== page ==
The Department of Natural Resources and Environment of Victoria is responsible for the management of fire prevention and suppression on public lands in Victoria. The last updated bushfire statistic of 22 March 2000 shows 1 contained and 12 controlled fires. The locations of these fires are displayed in the statewide fire situation map below.
Fig.1. Statewide Fire Situation Map of Victoria, 22 March 2000
(Source: National Ressources and Environment)
moderate to high Central Wheatbelt high Great Southern high Southwest high South Costal moderate to high
As fire restrictions apply during the fire season, the Australian Bureau of Meteorology / South Australian Regional Office issued on 22 March 2000 the following District Fire Danger Ratings:
DistrictFire Danger Rating
Eastern Eyre Peninsula
Lower Eyre Peninsula
Mount Lofty Ranges
Upper South East
Lower South East
Please have also a look on a list of links for information on Australian Fire Management Agencies:
Australasian Fire Authorities Council
The home page of the Australasian Fire Authorities Council coordinates the diverse range of activities of the different australian agencies concerned about fire
The firebreak newsletter provides a very extensive homepage with information about fire fighting in Australia, downloadable java scripts for calculating fire weather and various links to related sites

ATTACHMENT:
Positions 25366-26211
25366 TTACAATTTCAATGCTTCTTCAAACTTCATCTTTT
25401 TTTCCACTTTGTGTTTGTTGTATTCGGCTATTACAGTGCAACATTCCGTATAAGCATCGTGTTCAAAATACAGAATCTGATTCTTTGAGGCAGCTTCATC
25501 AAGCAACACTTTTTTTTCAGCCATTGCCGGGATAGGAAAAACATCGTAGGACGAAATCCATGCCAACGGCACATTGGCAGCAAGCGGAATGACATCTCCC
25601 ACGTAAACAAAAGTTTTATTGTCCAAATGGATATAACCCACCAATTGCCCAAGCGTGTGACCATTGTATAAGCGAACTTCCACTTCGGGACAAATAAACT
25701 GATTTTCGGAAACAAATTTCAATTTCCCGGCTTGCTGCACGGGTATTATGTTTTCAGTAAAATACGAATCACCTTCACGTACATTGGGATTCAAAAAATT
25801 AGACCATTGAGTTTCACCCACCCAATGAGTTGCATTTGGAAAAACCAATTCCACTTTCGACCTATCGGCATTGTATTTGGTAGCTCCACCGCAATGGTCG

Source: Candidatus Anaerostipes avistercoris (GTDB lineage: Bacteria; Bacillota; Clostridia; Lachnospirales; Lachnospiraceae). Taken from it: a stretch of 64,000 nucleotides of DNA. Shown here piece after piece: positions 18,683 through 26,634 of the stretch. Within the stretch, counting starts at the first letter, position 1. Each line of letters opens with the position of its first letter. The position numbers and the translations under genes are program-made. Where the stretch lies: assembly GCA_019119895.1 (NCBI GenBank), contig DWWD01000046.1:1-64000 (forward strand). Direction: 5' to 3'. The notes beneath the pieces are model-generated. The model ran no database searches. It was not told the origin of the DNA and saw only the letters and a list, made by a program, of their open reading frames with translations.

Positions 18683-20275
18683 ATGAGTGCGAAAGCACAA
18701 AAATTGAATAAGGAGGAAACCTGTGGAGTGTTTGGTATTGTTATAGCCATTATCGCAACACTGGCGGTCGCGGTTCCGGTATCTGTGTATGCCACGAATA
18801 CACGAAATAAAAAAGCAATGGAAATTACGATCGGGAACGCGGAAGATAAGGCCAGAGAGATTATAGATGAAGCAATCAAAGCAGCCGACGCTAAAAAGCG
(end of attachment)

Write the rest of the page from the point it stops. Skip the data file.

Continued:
The Department of Natural Resources and Environment in Victoria
The Department of Natural Resources and Environment in Victoria offers a very comprehensive web site with information on fire management. In their web site current reports are provided with statistics on the fire season. Extensive background information is included along with several links to related web sites.
Satellite Remote Sensing Services Department of Land Administration (DOLA) http://www.rss.dola.wa.gov.au/apps/firewatch.html
The Satellite Remote Sensing Services (SRSS) of the Department of Land Administration provides near real time hot spot detection and burned scar mapping for western Australia. In the Firewatch project the SRSS detects hotspots throughout Western Australia using the thermal channel of the NOAA AVHRR sensor on a daily basis.